George Washington and the American Press

As we prepare to celebrate President’s Day and George Washington’s Birthday, it’s tempting to think of our first president as an icon who was beloved by the American people at all times. As the victorious general in the American Revolution and the first president, much of the public admired Washington. Like all presidents who came after him, however, even George Washington could not escape criticism in the press.

In the late eighteenth century, newspapers didn’t claim to stick to the facts or be objective. One particular paper, the National Gazette, criticized President Washington throughout his presidency. Every time Washington threw a birthday party for himself, the Gazette complained about it. After his sixty-first birthday, the Gazette stated, “who will deny, that the celebrating of birth days is not a striking feature of royalty? We hear of no such thing during the republic of Rome.” Perhaps the Gazette failed to realize that most people in ancient Rome did not live to be sixty-one. Anyway, the paper was determined to label Washington as wishing to act as a king—an idea that horrified revolutionaries who had just escaped the rule of the King of England.

Another paper, the Aurora, published rumors about Washington’s disloyalty to America when he served as General of the Army. The letters portrayed him as a “lukewarm patriot”, which was untrue. Even when the army suffered from bad weather or defeat in battle, Washington was determined to defeat the British. The paper did not bother to check the source of the letters as might be expected today. Instead the paper’s owner printed what he liked, and he liked to criticize Washington.

The usually mild-mannered Washington lost his temper with these attacks on his character. According to Thomas Jefferson, he once swore at an article in the Aurora, something he rarely did in front of others. Even before becoming president, Washington had never been a fan of the press. As a general he complained that reporters hurt the American cause by revealing too much information. As president, he publicly pretended not care what the press said, though in letters to friends he wrote that he was tired of being attacked “by a set of infamous scribblers.” Personal attacks by his countrymen hurt him in a way that no enemy ever had.

Some historians claim that Washington retired from the presidency after two terms to show the press that he did not want to become king, though other reasons like ill health also played a role. Still, by retiring to his plantation, Washington could finally silence critics who wanted to portray him as a man obsessed with power. Now the press would have to turn its wrath on another president.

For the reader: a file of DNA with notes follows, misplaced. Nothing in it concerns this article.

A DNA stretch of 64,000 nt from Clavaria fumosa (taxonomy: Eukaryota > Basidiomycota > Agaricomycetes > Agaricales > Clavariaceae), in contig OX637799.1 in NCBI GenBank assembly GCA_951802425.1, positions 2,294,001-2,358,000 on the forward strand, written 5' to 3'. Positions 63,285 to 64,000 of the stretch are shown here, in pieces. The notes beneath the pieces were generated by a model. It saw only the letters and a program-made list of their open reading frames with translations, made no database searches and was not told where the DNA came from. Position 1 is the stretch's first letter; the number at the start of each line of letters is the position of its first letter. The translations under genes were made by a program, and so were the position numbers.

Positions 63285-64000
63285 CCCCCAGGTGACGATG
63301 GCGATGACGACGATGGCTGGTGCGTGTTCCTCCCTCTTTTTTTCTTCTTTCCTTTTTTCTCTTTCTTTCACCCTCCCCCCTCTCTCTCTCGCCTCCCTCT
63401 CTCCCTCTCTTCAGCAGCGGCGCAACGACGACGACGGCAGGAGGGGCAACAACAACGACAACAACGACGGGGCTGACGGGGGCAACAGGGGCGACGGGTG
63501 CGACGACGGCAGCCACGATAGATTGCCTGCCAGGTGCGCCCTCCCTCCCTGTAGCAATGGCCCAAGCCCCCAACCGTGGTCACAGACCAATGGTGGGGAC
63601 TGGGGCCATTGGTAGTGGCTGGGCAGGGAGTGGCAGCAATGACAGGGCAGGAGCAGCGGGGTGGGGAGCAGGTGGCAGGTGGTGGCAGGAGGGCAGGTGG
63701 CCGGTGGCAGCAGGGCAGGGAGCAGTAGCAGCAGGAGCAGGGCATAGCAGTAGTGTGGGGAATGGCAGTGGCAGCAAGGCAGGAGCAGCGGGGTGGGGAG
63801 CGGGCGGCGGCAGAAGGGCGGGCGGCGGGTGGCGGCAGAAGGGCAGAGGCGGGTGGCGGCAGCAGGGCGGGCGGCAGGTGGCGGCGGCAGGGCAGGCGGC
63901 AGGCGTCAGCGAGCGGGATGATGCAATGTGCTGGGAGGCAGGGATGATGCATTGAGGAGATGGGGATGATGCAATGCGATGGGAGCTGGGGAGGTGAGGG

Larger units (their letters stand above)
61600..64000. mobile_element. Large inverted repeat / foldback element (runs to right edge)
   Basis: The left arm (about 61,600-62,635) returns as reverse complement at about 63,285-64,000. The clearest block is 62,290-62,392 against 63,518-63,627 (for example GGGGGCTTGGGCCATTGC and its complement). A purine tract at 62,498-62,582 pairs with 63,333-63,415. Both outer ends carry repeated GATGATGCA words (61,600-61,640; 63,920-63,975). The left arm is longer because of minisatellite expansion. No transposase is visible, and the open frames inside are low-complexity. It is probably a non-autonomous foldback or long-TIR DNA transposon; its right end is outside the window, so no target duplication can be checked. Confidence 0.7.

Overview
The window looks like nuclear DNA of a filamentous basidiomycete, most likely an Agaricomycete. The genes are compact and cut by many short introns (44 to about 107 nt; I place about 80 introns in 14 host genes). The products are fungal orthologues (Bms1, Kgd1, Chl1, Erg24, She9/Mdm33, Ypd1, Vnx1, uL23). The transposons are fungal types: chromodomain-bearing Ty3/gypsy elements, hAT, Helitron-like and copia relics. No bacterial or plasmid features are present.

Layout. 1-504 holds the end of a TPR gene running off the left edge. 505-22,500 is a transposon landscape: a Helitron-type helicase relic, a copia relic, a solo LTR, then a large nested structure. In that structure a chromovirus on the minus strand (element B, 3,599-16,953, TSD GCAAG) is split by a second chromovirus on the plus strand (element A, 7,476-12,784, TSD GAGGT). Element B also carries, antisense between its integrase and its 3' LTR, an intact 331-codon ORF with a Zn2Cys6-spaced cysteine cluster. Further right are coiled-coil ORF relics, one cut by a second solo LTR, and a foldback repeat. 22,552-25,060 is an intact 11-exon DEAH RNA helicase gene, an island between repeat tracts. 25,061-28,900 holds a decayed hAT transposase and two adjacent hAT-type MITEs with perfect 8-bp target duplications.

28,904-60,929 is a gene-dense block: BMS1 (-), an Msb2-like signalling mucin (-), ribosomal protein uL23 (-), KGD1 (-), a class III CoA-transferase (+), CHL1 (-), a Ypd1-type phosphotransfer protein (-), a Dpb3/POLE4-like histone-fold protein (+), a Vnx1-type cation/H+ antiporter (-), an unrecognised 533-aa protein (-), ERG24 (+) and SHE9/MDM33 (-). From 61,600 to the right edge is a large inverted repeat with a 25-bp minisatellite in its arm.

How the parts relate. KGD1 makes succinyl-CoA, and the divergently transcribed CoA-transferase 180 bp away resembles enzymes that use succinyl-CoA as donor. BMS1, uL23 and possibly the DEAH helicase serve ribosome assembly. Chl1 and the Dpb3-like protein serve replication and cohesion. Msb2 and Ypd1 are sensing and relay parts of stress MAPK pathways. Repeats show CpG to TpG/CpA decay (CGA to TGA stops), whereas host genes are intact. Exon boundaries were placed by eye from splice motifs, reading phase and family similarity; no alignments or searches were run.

The Making of a President: George Washington’s Childhood

Unlike other presidents who left records of their childhoods, we know very little about George Washington’s youth. The lack of information has led some stories that are not true about his childhood to pass for what really happened. For example, there is no evidence that George Washington confessed to his father that he cut down a cherry tree, saying, “I cannot tell a lie.” The only thing known for certain about George’s relationship with his father was that it ended when his father died suddenly. George was only eleven years old, and as a younger son he was not supposed to inherit the family estate, known today as Mount Vernon. 

Though he would inherit Mount Vernon eventually, George spent his youth with his mother in a six-room farmhouse near Fredericksburg, Virginia. Although there was a college nearby, George never attended it and only received an elementary school education. His lack of official instruction bothered him during the Revolution when he met other colonists who had more education than he did.

George’s older half brother, Lawrence indirectly influenced the man George Washington would later become. Lawrence had married into the Fairfax family, and one of the Fairfax cousins gave George his first job in 1748. During his work surveying Fairfax property in the Shenandoah Valley, sixteen-year-old George started his now famous diary. He wrote about the conditions of the country, stating that he “went into the Bed as they call’d it when to my Surprize I found it to be nothing but a Little Straw.”

Though he would endure some hardship away from home at times, George was not destined to be a poor younger son. Lawrence died young and George inherited his land. George did not want to sit at home, however. When Lawrence was ill, he applied for a small post in the Virginia militia. Despite his lack of experience, the same Fairfax cousin vouched for his character. Since Lawrence’s death created an opening in the military, Virginia’s governor decided to accept George. Major George Washington left for the west within a year.